Fake News: How did it happen, and what can we do? 

By Julia Schuller and Amelia Kibbe

Friday morning’s journalism ethics workshop began with familiar sight: a video of President Donald Trump lambasting the American media as “fake news.”

Butch Ward, senior faculty and former managing director at the Poynter Institute, led the two-and-a-half-hour workshop on ethical decision-making in the media and the concept of “fake news.”

Just this year, a Gallup poll indicated only 32 percent of Americans trust the media — an 8-point drop from last year.

How did trust erode?

Ward used Rolling Stone’s since-retracted “A Rape on Campus” story as an example of the shoddy journalism that has contributed to a decline in trust. It’s not a new phenomenon, he said.

Ward also blamed the absence of civil conversation in recent political media, especially during Trump’s campaign. New technology has also made polarization easier than ever.

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Photo by Rob DiRienzo

What can we do? 

Ward suggested a five-step approach to engaging in ethical journalism and combatting accusations of “fake news.”

1. Own your bias.

“No one is objective, but your process can be,” Ward said.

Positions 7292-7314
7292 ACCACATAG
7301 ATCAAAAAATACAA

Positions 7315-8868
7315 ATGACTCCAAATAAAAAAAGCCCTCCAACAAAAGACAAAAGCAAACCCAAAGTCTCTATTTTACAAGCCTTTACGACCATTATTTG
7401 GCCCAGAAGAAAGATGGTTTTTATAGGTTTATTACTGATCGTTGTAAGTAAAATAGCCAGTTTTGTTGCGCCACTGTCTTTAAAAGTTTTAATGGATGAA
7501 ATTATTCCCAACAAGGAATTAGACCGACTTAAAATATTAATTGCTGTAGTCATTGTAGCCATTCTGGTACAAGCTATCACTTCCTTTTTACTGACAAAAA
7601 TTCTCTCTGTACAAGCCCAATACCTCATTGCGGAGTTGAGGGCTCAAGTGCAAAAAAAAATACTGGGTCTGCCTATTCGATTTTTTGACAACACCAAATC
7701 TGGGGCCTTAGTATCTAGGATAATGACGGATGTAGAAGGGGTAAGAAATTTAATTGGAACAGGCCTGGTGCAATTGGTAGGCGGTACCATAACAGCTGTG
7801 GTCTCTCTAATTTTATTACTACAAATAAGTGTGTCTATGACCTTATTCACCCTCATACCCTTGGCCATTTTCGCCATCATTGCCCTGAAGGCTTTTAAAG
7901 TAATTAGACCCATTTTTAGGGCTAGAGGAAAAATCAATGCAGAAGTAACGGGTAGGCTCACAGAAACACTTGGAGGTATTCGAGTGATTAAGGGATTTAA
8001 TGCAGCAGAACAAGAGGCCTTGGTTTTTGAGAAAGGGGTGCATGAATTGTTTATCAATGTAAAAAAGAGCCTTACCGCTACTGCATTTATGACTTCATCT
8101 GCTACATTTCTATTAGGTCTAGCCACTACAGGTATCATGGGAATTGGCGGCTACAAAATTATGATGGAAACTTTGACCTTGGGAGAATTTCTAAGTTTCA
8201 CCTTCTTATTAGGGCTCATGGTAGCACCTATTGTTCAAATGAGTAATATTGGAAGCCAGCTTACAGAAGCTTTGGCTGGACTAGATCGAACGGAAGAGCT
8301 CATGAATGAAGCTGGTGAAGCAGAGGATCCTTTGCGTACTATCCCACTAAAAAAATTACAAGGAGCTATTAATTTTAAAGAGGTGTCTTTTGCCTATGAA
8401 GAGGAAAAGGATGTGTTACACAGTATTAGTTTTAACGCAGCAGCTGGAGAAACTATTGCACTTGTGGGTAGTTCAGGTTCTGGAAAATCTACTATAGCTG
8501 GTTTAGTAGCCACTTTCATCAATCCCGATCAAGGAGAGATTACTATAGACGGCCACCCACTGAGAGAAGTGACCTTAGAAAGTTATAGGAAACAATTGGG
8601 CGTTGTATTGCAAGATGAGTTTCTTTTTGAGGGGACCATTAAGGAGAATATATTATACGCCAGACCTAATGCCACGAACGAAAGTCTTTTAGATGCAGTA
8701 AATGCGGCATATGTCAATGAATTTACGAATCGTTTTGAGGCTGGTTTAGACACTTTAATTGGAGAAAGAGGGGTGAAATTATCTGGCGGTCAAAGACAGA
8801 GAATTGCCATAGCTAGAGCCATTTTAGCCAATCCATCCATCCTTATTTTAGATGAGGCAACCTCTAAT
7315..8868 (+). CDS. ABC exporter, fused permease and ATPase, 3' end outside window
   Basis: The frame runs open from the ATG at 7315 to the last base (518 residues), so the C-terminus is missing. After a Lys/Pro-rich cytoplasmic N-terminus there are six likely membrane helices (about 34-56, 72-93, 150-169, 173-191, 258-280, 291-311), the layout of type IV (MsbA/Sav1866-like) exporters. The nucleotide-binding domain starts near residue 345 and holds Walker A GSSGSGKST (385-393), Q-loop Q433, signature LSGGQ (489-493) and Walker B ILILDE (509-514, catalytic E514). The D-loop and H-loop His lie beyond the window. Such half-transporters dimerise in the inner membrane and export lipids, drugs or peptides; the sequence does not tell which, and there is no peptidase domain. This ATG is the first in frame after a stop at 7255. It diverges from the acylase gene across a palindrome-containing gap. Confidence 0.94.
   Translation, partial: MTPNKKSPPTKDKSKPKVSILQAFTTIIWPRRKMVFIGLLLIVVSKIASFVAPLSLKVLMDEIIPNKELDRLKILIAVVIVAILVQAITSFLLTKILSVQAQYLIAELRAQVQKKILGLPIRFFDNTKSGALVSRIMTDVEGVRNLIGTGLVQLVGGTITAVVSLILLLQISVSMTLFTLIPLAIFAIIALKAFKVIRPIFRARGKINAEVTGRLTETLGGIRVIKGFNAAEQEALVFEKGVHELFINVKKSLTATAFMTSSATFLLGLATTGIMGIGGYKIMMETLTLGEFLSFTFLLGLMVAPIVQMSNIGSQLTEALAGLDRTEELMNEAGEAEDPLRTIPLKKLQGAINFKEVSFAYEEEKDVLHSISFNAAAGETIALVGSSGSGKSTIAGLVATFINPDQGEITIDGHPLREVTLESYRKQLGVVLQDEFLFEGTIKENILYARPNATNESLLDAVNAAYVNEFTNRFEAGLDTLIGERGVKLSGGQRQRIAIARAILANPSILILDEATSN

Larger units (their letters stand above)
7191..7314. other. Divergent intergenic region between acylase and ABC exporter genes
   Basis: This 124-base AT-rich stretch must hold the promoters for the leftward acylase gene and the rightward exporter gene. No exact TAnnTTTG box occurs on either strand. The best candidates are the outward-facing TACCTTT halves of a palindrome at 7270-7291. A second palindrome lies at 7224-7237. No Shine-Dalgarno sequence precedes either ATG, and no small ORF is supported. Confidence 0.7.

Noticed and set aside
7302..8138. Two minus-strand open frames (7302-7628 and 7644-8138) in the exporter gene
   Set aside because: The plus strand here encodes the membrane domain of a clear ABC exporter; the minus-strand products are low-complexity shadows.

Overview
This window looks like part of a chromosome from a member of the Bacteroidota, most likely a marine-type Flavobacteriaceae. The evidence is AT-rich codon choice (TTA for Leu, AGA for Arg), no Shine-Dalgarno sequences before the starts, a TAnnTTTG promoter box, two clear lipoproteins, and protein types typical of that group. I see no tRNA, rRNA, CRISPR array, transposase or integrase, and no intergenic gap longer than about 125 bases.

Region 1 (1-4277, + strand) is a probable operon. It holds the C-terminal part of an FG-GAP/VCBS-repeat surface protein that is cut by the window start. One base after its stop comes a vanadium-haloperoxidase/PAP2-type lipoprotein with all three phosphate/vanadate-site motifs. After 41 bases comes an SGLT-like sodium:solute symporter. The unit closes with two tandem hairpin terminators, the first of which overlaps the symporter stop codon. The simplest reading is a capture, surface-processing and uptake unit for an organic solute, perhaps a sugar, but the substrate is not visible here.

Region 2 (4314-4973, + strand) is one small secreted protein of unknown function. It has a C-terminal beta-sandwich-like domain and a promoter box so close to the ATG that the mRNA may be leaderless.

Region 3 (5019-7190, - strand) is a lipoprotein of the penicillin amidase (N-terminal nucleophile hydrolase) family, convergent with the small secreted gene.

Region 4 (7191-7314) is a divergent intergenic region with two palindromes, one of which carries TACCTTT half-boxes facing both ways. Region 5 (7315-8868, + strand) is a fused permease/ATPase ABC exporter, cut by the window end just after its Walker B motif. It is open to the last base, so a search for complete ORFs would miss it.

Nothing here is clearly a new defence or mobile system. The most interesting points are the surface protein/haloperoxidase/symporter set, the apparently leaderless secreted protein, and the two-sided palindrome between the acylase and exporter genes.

He suggested the media use transparency, humility and originality to recognize biases and move forward with evidence-based writing.

2. Check your values.

“Truth” and “balance” are crucial values for journalists, but, timing, readership and clicks are increasingly important factors in considering a story.

Dennis Lyons, editor of The Daily Item in Sunbury, sees a battle between speed and accuracy in reporting. His philosophy: “Are you sure?”

“[That’s] the question we always go with,” he said.

3. Refine your ethical decision-making. 

Ward suggested treating ethical decisions as an intellectual exercise instead of an  emotional one.

His presentation included a four-step process: (a) think about your principles, (b) ask a ton of questions, (c) look for alternatives, and (d) find solutions.

4. Go your own way. 

“Trust [your] own judgments enough to go [your] own way” Ward said.

To illustrate this approach, Ward recounted the stories surrounding the crowning of Miss America in 2013 and the 1976 kidnapping of 10-year-old Billy Arthes near Baltimore.

After the crowning of the first Native American Miss America, many publications ran articles discussing the racist response to this event.

Small news outlets face big pressure to write stories that draw more traffic, but Ward suggests nonconformist routes to popular stories.

5. Embrace Complexity.

Complexity does not always refer to long-form journalism packages, Ward said.

It’s communicating meaning to people’s lives through journalism and telling stories that help make their lives better.

Here’s an example he shared of a story that embraces complexity and the values of a community:

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